Give me a break. (emphasis added).
[United States Senate. Committee On Health, Education, Labor, And Pensions. Closing The Gaps In Hatch-Waxman: Assuring Greater Access To Affordable Pharmaceuticals, (S. Hrg. 107-450; Date: May 8, 2002). Text in: govinfo.gov; Accessed: April 30, 2021.]
(OK, I do not know for sure that Senator Chuck actually raised his voice to emphasize that last sentence, but the transcript shows that he said it, and the words speak for themselves as a sign of his frustration).
The Cocaine Saga ContinuesA new patent for GOPRELTO (cocaine hydrochloride) was listed in the Orange Book in Supplement 3. Patent No. 10,933,060 claims a method of inducing local anesthesia in the nasal cavity of a patient so that a medical procedure may be carried out. In a previous blog posting I had remarked about the irony that the nose numbing effect of cocaine, which was a complaint from partyers during the Disco Era, is now an FDA-approved indication.
The sole independent claim of the ‘060 patent (claim 1) recites that the method is carried out using an aqueous solution of three ingredients: cocaine hydrochloride, citric acid and sodium benzoate. Each of the three ingredients is restricted to a specific concentration range in a way that is similar, if not identical, to four earlier GOPRELTO patents.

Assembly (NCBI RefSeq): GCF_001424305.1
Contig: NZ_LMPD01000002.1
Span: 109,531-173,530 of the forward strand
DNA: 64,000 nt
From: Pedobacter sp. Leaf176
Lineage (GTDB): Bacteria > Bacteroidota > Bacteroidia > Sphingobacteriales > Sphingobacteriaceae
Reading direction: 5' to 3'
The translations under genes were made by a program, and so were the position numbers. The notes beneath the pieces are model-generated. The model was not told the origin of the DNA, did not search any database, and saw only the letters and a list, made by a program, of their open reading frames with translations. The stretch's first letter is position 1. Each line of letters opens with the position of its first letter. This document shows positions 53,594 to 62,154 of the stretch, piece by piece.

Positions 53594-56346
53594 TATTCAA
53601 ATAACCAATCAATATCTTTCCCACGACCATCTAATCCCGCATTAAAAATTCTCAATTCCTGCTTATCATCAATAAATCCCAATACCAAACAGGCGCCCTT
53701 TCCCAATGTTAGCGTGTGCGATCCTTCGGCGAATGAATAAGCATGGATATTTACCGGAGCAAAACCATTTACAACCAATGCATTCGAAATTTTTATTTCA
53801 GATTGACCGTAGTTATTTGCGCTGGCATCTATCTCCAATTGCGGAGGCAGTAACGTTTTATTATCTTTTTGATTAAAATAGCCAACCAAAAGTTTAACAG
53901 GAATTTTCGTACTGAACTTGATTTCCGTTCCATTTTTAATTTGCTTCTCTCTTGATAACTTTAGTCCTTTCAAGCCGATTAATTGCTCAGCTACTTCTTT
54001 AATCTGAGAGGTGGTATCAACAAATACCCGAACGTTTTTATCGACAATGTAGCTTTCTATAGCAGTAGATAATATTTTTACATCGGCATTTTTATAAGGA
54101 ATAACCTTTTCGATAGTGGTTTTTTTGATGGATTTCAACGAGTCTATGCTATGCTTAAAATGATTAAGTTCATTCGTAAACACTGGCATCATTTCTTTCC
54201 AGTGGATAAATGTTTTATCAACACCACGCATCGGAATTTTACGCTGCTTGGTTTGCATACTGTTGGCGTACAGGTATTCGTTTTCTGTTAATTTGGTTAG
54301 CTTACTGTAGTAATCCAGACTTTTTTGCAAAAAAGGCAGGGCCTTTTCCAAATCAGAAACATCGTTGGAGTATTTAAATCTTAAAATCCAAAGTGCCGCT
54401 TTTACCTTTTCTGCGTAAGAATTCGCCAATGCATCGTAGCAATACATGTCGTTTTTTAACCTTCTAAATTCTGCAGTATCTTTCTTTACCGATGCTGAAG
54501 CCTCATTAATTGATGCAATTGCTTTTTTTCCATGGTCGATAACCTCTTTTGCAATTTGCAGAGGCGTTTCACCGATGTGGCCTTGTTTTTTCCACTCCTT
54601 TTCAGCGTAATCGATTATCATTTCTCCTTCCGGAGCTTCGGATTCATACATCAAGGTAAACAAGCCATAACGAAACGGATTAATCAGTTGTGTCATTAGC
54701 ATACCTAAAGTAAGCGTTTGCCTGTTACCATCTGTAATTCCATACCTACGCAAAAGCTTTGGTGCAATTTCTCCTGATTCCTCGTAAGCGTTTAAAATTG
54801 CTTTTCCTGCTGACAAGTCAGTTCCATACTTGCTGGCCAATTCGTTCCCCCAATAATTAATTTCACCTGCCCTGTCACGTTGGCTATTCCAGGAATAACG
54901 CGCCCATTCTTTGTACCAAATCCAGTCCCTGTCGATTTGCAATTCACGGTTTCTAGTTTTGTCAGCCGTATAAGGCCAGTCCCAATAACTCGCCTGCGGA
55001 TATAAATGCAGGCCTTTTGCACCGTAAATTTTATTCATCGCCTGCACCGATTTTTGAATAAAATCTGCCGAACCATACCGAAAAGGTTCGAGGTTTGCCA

Like those four earlier patents, there is at least one additional element of claim 1 that distinguishes the method of the ‘060 patent from those claimed in the previous patents. In the ‘060 patent, that element is a measurement called the “absorptivity factor” (Cmax/AUCinf). Both Cmax and AUCinf can only be determined through blood tests on the patient who needs their nasal passages numbed. The AUCinf requires multiple blood samples to be taken over time. Can you imagine the doctor who is planning to carry out the medical procedure interrupting their work to take multiple blood samples from a patient in order to assure that they are not infringing the patent?